‘Autumn is come. which set one’s teeth on edge. Oh. ‘Dear me. and the fog dripped from them like water. I must not rest any longer. one leaf fell after the other: the sloes only stood full of fruit.Andersen’s Fairy Tales the beautiful garden. and where there were flowers the whole year round.’ And she got up to go further. how dark and comfortless it was in the dreary world! 121 of 260 . how long I have staid!’ said Gerda. Oh. where there was always sunshine. how tender and wearied her little feet were! All around it looked so cold and raw: the long willow-leaves were quite yellow.
so much did she kiss him.’ said the Raven. so she told the Raven her whole history. ‘I think I know. and asked if he had not seen Kay. I think that it may be little Kay. and she nearly squeezed the Raven to death. and asked her where she was going all alone. ‘It may be— it may be!’ ‘What. do you really think so?’ cried the little girl. and felt how much was expressed by it. and now he said. The word ‘alone’ Gerda understood quite well. and said. The Raven nodded very gravely. gently. The Prince and Princess Gerda was obliged to rest herself again. ‘Gently.’ ‘Does he live with a Princess?’ asked Gerda. 122 of 260 . ‘Caw! Caw!’ Good day! Good day! He could not say it better. when. a large Raven came hopping over the white snow. But now he has forgotten you for the Princess. exactly opposite to her. but he felt a sympathy for the little girl.Andersen’s Fairy Tales FOURTH STORY. He had long been looking at Gerda and shaking his head.
it is said.’ 123 of 260 .’ And then he told all he knew. She was lately. and she can speak gibberish too. ‘Oh. view. ‘We are very glad to hear it.’ said Gerda. She then had all the ladies of the court drummed together. and so then she was determined to marry. sitting on her throne—which is not very amusing after all—when she began humming an old tune.’ ‘No matter. and has forgotten them again—so clever is she.’ said the Raven. all were very pleased. ‘I will tell you as well as I can. ‘In the kingdom where we now are there lives a Princess. but she would have a husband who knew how to give an answer when he was spoken to— not one who looked only as if he were a great personage. and when they heard her intention.eBook brought to you by Andersen’s Fairy Tales Create. and it was just. ‘but my grandmother understands it. ‘but it will be difficult for me to speak your language. and said. who is extraordinarily clever. and edit PDF. for she has read all the newspapers in the whole world. however.’ ‘No.’ said the Raven. Download the free trial version. why should I not be married?’ ‘That song is not without its meaning. I wish I had learnt it. for that is so tiresome. ‘Yes—listen.’ said she. I have not learnt it. If you understand the Raven language I can tell you better. it will be bad enough. it is the very thing we were thinking of.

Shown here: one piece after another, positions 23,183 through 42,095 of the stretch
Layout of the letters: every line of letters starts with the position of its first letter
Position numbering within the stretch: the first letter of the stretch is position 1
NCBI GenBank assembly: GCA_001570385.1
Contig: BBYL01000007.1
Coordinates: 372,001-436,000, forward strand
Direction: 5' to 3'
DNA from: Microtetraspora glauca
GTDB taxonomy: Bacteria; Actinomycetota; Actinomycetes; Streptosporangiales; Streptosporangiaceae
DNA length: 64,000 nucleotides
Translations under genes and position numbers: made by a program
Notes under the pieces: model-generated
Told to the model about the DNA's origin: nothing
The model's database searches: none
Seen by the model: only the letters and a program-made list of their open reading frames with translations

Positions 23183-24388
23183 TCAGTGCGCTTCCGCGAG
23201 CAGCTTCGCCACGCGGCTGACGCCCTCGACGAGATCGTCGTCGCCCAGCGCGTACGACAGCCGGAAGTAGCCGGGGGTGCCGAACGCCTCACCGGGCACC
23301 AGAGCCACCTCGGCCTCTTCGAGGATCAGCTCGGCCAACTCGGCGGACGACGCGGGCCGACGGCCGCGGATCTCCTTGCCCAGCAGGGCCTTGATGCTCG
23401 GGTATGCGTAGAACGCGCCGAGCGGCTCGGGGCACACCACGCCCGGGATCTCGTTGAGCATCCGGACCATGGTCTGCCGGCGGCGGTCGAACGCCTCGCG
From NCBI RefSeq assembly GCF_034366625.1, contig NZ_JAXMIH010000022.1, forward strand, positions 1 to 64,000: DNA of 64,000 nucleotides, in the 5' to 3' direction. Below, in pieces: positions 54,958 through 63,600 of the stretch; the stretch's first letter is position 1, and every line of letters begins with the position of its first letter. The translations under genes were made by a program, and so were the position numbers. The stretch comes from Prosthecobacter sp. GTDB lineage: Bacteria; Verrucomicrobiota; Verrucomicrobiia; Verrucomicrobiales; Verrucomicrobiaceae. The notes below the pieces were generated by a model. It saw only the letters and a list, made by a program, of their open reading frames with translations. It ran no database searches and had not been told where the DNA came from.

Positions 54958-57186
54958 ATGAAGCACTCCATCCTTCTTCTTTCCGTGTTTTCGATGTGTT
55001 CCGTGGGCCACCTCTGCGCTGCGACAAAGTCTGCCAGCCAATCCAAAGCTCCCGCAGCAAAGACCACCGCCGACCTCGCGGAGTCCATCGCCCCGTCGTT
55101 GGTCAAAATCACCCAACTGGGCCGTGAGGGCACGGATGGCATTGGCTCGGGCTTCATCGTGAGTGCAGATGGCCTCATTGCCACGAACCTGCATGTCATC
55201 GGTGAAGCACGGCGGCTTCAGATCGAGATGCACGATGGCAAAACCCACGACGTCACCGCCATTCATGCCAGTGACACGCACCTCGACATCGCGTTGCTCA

It was just as if the people within were under a charm. for then—oh. then they were abashed. and to hear it again did not interest her very much. and it was she who told me all this. but as soon as they came inside the palace gates. ‘you may believe it. and the lackeys in gold on the staircase. but no one was successful either on the first or second day. there was a crush and a hurry. that one the Princess would choose for her husband. and when they stood before the throne on which the Princess was sitting. then—they could chatter 124 of 260 . ‘for I have a tame sweetheart that hops about in the palace quite free. People came in crowds. Yes. ‘Yes. and had fallen into a trance till they came out again into the street. and saw the guard richly dressed in silver. it is as true as I am sitting here. all they could do was to repeat the last word they had uttered. They could all talk well enough when they were out in the street. and the large illuminated saloons. said the Raven. and therein you might read that every good-looking young man was at liberty to come to the palace and speak to the Princess.Andersen’s Fairy Tales You may believe every word I say. and he who spoke in such wise as showed he felt himself at home there.’ said the Raven. ‘The newspapers appeared forthwith with a border of hearts and the initials of the Princess.